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Beginners Stud 8 - Lesson 3: 3rd St. (Part 1)

"Tragedy is when I cut my finger. Comedy is when you fall into an open sewer and die." - Mel Brooks

In the first of three lessons looking at your starting hands in stud high/low, today we will focus on the great and very good starting hands-hands that you will always play (and often will complete or raise with). These hands have "scoop" written all over them, and are the most profitable starting hands in the long-term in stud high/low.

The Great Low Hands

Three to a Straight Flush. By far, the best starting hand in stud high/low is three low cards to a straight flush, such as 345. Consider the hands you can make: a low, a straight, a flush, and numerous backdoor combinations. I consider 345 and 456 preferable to A23 because the A23 is limited on the low-end. However, I would complete or raise with any three low-card straight flush.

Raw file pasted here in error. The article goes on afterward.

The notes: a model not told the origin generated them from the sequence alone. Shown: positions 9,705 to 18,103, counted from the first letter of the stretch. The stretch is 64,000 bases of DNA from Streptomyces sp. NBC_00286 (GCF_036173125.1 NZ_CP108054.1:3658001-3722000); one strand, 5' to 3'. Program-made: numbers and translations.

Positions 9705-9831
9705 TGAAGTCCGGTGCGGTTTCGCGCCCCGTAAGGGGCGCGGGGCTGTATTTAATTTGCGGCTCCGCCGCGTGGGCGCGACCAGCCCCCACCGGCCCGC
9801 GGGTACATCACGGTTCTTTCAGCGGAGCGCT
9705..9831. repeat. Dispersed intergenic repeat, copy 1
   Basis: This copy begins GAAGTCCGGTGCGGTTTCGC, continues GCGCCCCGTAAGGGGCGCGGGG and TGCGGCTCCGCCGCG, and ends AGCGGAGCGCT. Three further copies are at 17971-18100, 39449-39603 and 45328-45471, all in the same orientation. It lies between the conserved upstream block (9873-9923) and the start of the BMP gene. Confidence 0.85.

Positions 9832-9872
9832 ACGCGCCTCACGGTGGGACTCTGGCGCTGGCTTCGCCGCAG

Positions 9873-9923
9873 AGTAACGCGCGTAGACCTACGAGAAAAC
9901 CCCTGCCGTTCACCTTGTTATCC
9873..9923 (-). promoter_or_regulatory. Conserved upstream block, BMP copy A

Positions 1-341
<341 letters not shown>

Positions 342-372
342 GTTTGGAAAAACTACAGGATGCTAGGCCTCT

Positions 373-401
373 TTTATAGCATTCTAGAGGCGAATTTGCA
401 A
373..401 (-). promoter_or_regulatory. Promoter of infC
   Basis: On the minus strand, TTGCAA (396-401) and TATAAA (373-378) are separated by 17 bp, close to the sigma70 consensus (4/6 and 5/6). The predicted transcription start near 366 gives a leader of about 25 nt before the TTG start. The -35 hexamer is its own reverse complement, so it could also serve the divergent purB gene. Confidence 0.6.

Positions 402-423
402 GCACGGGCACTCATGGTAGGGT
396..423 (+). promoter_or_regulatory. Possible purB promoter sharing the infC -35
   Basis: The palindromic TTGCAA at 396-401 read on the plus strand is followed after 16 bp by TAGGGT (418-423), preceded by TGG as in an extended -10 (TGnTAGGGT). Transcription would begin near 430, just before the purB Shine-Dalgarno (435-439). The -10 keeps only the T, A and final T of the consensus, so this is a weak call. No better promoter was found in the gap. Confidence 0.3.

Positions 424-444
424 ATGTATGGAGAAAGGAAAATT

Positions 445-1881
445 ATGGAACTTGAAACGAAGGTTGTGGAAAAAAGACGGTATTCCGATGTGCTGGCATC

Three to a Flush.

I consider this the second best starting hand, especially if the cards are closely connected, such as 245 or 346. Less optimal, but certainly playable, are hands such as A48. (You will note that I haven't specified hole cards for any of the examples so far. That's because it's irrelevant which cards are up or down-these starting hands are so good that you will play the hands no matter what.)

I will tend to complete or raise with a three-flush if either my cards are connected or if it is limped to me. In low and mid-limit stud high/low games, most of the players will call regardless of other players' raises. This favors "ABC" poker, betting with your good hands and folding your bad ones.

Three to a Straight.

Another excellent starting hand is when you hold three connected cards such as 345. While I would prefer to have a two-flush (giving yet another draw for the hand), I will almost always complete or raise if I hold three connected wheel cards.